NOAA awards USD 50 million Northeast Fisheries Observer Contract to AIS Inc.
The National Oceanic and Atmospheric Administration announced on 11 June that Marion, Massachusetts, U.S.A.-based AIS Inc. has been awarded a five-year, USD 50 million (EUR 42.4 million) contract to provide fisheries observers for federal monitoring programs.
The contract will cover an area on the U.S. East Coast from Maine to North Carolina. AIS previously held the same contract from 2002 to 2012, and supported the contract beginning in 2016.
“We’ve been actually doing the Northeast section of the contract since October 2016,” AIS Senior Vice-President Rick Usher said.
Fisheries observers work on-board vessels alongside fishermen during trips. They collect information on catch, both kept and discarded, as well as biological data and information on gear and fishing operations over a range of commercial fisheries.
“These data are used extensively by researchers and fishery managers to better understand the condition of fishery stocks, fishing businesses, and fishing operations," NOAA wrote in a release announcing the contract.
Typically, the observers are provided with living quarters, food, and amenities comparable to crew on board the ship as they observe the operation to collect unbiased data.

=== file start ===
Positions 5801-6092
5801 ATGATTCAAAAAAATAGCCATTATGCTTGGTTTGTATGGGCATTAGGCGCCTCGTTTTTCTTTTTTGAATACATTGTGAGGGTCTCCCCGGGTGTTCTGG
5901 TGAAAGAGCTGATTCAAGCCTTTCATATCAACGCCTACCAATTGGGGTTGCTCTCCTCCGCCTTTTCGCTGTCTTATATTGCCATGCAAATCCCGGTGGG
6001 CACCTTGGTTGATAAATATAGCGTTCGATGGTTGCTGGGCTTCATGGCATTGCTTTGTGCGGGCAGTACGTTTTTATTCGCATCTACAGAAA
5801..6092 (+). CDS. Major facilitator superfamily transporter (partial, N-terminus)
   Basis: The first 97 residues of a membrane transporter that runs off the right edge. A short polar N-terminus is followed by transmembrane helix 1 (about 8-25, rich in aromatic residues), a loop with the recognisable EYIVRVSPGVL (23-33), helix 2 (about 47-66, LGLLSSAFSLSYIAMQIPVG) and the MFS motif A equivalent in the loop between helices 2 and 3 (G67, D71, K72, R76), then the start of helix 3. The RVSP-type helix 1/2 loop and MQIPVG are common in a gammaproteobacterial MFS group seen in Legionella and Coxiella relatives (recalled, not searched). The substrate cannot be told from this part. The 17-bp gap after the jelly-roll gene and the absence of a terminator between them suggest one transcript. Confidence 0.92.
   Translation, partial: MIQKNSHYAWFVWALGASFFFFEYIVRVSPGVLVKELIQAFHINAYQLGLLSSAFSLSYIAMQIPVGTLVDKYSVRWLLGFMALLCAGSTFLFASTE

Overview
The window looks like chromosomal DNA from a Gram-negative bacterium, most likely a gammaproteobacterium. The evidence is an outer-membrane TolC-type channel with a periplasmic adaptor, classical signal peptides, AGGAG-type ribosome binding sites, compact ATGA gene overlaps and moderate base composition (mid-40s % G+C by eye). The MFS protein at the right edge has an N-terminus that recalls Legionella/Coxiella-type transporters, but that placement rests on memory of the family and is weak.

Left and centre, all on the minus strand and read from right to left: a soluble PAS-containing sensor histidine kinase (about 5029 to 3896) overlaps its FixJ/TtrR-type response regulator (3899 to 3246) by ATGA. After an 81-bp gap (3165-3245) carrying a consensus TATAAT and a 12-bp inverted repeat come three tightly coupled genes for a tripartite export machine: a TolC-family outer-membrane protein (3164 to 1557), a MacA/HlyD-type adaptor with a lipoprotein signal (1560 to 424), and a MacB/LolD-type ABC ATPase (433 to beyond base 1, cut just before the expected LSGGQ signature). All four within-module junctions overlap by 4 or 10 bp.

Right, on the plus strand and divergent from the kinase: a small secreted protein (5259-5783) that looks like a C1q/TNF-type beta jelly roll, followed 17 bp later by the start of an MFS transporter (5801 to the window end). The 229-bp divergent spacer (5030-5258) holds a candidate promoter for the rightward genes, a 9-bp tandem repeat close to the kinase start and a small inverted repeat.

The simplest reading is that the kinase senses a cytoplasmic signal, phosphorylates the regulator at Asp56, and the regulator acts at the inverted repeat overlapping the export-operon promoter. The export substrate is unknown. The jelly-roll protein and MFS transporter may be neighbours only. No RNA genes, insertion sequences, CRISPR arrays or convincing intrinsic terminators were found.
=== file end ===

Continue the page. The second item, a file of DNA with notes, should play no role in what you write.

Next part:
“Good data prevent overregulation and ensure the sustainability of our fisheries and the observation of protected species populations,” NOAA said.
Usher said AIS is already working hard after the announcement in order to fulfill the responsibilities the contract entails.
“We’re excited, and we’re building our cadre, we’re going to open an office in the mid-Atlantic to support it,” he said. “Hopefully we’ll have up to 85 observers in the field.”
Usher said developing good contacts and relationships with fishermen will be a key component of their plan going forward.
“We’ve developed a plan, and we’re implementing it,” he said. “We’ve done it before, and it’s a lot of work right now, so that’s our focus; to get up to full speed as fast as possible to support our customer.”
Photo courtesy of NOAA